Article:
gTLD updates for brand owners: First new gTLDs delegated, non-Latin gTLDs, a new product to defend your marks and recent changes to ICANN Registry Agreements

by DLA Piper
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HIGHLIGHTS

  • Brand owners should prepare for the impending release of numerous new gTLDs – the first few of which will be open for registration soon, and even sooner during the sunrise periods for brand-owners who have registered their trademarks in the Trademark Clearinghouse.
  • A product to block registered trademarks from being registered as domain names in 200+ new gTLDs has been unveiled.  Brand owners must consider whether this new product should be part of their overall domain name enforcement strategy.
  • *  Brand owners that are negotiating gTLD Registry Agreements with ICANN should be aware that recent changes (as of October 23) have been made to the draft form agreement.


Initial gTLD delegations, including non-Latin gTLDs

After years of discussion, delay, and paperwork, ICANN has finally announced the delegation of the initial four new generic Top Level Domains (gTLDs). Second-level domain names will be available for registration under these four new gTLDs at the conclusion of the sunrise period available to those who have registered their trademark rights with the Trademark Clearinghouse.

The first four new gTLDs are especially novel as they are composed of non-Latin strings – a first for gTLDs. The four new gTLDs delegated by ICANN on October 23, 2013 are:

  • (xn--ngbc5azd) – Arabic for "web/network"
  • (xn--80asehdb) – Cyrillic for "online"
  • (xn--80aswg) – Cyrillic for "site"
  • (xn--unup4y) – Chinese for "game(s)"


Immediately following the initial 30-day sunrise period, during which Trademark Clearinghouse registrants will have the first opportunity to acquire second-level domains for the new gTLDS, the general public will be given access to the new gTLDs, subject to restrictions imposed by individual registries. These four are simply the very first wave of hundreds of new gTLDs to come. 

In light of the imminent influx of up to 1,400 new gTLDs, now is the time to proactively consider your company's brand protection strategy with respect to the new gTLD landscape, in connection with both acquisition and enforcement of domain names.

Donuts DPML product to block marks from 200+ new gTLDs

Donuts Inc. is one company that is responsible for hundreds of the forthcoming gTLDs. Donuts has filed for over 300 applications for new gTLDs, many of which may be delegated in the coming months.  Prior to delegation of any of their new gTLDs, Donuts has released details of an innovative product created to protect the trademark rights of owners in the rapidly evolving environment of new gTLDs.

The product, known as the Domain Protected Marks List (DPML), will allow the owners of registered trademarks to purchase a term, which will block the registration of that term across all 200+ of Donuts’ new gTLDs for a period of five years. The DPML does not provide users with domain name registrations – instead, the DPML will operate in a similar manner to the .XXX block. A DPML registration will prevent cybersquatters from registering a second-level domain identical to a registrant’s trademark and keywords that contain the trademark in all of the Donuts-owned gTLDs. Donuts believes that this is a compelling result, given that companies will no longer need to use IT resources to defensively acquire and maintain domain names that they have no interest in using.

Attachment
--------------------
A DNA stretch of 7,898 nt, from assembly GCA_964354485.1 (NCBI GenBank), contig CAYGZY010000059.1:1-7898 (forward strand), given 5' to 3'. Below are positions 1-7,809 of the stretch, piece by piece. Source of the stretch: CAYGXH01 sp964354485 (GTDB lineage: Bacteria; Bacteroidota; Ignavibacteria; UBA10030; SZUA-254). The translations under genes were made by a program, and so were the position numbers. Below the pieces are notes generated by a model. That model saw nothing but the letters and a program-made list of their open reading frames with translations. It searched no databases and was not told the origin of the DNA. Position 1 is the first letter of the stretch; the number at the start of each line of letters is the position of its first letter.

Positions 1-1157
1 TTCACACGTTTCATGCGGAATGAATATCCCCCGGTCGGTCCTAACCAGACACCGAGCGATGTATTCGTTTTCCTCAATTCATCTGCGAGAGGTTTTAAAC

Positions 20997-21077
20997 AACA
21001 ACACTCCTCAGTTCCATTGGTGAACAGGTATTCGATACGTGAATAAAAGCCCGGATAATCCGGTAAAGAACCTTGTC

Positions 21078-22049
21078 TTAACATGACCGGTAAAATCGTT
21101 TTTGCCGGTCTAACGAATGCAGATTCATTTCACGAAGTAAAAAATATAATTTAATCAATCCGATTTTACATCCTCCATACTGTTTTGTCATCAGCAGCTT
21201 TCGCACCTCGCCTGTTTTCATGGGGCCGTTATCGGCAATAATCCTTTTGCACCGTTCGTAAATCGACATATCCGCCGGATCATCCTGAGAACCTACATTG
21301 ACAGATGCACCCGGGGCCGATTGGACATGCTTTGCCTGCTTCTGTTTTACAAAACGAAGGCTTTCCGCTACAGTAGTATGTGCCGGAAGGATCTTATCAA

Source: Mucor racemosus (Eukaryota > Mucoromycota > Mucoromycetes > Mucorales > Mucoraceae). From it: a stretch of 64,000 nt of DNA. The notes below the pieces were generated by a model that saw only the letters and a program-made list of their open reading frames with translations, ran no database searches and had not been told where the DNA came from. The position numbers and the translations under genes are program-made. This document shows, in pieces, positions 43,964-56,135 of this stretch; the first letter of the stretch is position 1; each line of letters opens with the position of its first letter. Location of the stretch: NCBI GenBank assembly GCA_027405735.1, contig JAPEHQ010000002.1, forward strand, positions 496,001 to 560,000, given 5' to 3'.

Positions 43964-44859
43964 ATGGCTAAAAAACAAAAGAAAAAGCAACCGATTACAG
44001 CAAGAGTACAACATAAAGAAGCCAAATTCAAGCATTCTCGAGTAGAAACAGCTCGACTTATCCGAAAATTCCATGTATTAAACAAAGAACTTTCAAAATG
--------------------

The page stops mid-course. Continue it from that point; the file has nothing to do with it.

Clients interested in purchasing the DPML protection should first ensure that their core trademarks are properly registered with the Trademark Clearinghouse. Of course, this step is also crucial in order to provide rights holders with the benefit of priority second-level domain registration during sunrise periods for all of the many anticipated gTLDs.

Both the Trademark Clearinghouse and the DPML registry should be considered within brand owners’ larger domain name enforcement strategy, particularly as more and more new gTLDs are delegated and the floodgates open for new and potentially-infringing second-level domains.

Revisions to gTLD Registry Agreement with ICANN

For those brand owners that have applied for a new gTLD, and have received approval of their applications, one of the next big steps is in reviewing and negotiating a Registry Agreement with ICANN, governing the rollout and operation of a gTLD. Applicants in this position (or who are still awaiting approval) should be aware that on October 16, 2013, ICANN provided a new version of the Registry Agreement. The main change to the Registry Agreement since the previous draft released in July, is found in Specification 6, which deals with "Registry Interoperability and Continuity Specifications."

The changes to the specification are related to name collision occurrence management. The catalyst for these changes was the release of an ICANN study on "name collision, which is a phenomenon that occurs when a user is directed to the wrong place on the web, due to a domain name's similarity to the name of an internal resource on a user's network. These revisions to the Registry Agreement will give ICANN more time to consider the effect of name collision (effectively delaying the actual availability of new domain names under the gTLDs), as well as requiring existing registries to report certain data to allow for the continued study of name collisions.

If you are currently negotiating or preparing to negotiate your registry agreements, be sure to download the most recent version of the registry agreement, which should always be available here.

DISCLAIMER: Because of the generality of this update, the information provided herein may not be applicable in all situations and should not be acted upon without specific legal advice based on particular situations.

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